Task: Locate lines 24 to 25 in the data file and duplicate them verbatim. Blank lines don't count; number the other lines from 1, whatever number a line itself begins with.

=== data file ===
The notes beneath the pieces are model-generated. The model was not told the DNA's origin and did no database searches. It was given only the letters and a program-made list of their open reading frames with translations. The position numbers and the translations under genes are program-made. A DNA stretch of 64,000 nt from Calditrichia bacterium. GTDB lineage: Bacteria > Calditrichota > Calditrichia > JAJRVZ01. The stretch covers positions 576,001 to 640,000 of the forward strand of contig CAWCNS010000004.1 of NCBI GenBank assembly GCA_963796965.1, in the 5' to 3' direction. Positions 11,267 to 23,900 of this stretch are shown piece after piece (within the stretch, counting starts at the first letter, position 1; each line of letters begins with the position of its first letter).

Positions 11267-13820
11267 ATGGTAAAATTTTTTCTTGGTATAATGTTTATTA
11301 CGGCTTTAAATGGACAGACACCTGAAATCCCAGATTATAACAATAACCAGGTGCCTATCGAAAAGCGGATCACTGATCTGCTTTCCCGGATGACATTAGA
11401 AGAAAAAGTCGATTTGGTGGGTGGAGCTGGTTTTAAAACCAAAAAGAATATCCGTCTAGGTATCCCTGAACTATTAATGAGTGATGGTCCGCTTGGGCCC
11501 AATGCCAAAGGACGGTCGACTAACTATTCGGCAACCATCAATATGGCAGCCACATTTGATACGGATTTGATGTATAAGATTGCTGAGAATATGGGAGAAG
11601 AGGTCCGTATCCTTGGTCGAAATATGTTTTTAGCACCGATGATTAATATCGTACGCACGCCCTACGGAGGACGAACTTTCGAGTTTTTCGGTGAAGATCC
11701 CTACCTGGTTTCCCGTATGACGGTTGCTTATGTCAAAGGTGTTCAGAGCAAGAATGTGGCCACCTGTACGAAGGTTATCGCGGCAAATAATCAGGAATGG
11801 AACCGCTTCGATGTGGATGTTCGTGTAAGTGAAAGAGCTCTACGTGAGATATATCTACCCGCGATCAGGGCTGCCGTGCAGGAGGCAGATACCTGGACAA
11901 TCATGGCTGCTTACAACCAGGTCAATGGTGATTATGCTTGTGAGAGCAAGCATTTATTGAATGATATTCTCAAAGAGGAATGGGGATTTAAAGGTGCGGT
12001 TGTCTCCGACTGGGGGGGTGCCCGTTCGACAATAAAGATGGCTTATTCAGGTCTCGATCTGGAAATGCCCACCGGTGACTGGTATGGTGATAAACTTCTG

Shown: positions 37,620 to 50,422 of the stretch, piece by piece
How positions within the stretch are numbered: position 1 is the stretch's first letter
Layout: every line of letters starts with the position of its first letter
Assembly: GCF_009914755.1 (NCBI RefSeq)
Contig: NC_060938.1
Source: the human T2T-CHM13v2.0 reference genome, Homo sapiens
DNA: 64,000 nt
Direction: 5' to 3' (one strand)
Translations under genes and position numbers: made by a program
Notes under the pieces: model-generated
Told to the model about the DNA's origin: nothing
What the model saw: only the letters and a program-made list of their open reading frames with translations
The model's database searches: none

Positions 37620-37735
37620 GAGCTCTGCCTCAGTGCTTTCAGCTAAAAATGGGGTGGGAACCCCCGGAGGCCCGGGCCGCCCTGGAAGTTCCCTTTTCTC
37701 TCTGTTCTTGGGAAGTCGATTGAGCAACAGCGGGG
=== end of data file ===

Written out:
The model's database searches: none

Positions 37620-37735